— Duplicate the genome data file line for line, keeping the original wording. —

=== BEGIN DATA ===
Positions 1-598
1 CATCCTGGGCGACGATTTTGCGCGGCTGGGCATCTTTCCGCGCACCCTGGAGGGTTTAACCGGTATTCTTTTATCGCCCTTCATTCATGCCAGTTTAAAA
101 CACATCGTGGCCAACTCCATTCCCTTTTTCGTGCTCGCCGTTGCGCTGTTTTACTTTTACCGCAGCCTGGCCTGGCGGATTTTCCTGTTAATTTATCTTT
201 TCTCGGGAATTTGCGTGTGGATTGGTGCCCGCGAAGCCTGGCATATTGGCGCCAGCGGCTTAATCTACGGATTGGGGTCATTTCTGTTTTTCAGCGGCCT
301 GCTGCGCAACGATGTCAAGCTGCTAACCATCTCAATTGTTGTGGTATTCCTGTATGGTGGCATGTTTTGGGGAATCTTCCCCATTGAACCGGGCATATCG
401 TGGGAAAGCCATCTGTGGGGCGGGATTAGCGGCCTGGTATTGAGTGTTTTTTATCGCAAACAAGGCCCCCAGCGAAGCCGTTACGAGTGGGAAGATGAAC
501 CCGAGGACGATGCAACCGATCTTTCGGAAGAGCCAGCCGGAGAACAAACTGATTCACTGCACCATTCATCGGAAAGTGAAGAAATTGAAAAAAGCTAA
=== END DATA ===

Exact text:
Positions 1-598
1 CATCCTGGGCGACGATTTTGCGCGGCTGGGCATCTTTCCGCGCACCCTGGAGGGTTTAACCGGTATTCTTTTATCGCCCTTCATTCATGCCAGTTTAAAA
101 CACATCGTGGCCAACTCCATTCCCTTTTTCGTGCTCGCCGTTGCGCTGTTTTACTTTTACCGCAGCCTGGCCTGGCGGATTTTCCTGTTAATTTATCTTT
201 TCTCGGGAATTTGCGTGTGGATTGGTGCCCGCGAAGCCTGGCATATTGGCGCCAGCGGCTTAATCTACGGATTGGGGTCATTTCTGTTTTTCAGCGGCCT
301 GCTGCGCAACGATGTCAAGCTGCTAACCATCTCAATTGTTGTGGTATTCCTGTATGGTGGCATGTTTTGGGGAATCTTCCCCATTGAACCGGGCATATCG
401 TGGGAAAGCCATCTGTGGGGCGGGATTAGCGGCCTGGTATTGAGTGTTTTTTATCGCAAACAAGGCCCCCAGCGAAGCCGTTACGAGTGGGAAGATGAAC
501 CCGAGGACGATGCAACCGATCTTTCGGAAGAGCCAGCCGGAGAACAAACTGATTCACTGCACCATTCATCGGAAAGTGAAGAAATTGAAAAAAGCTAA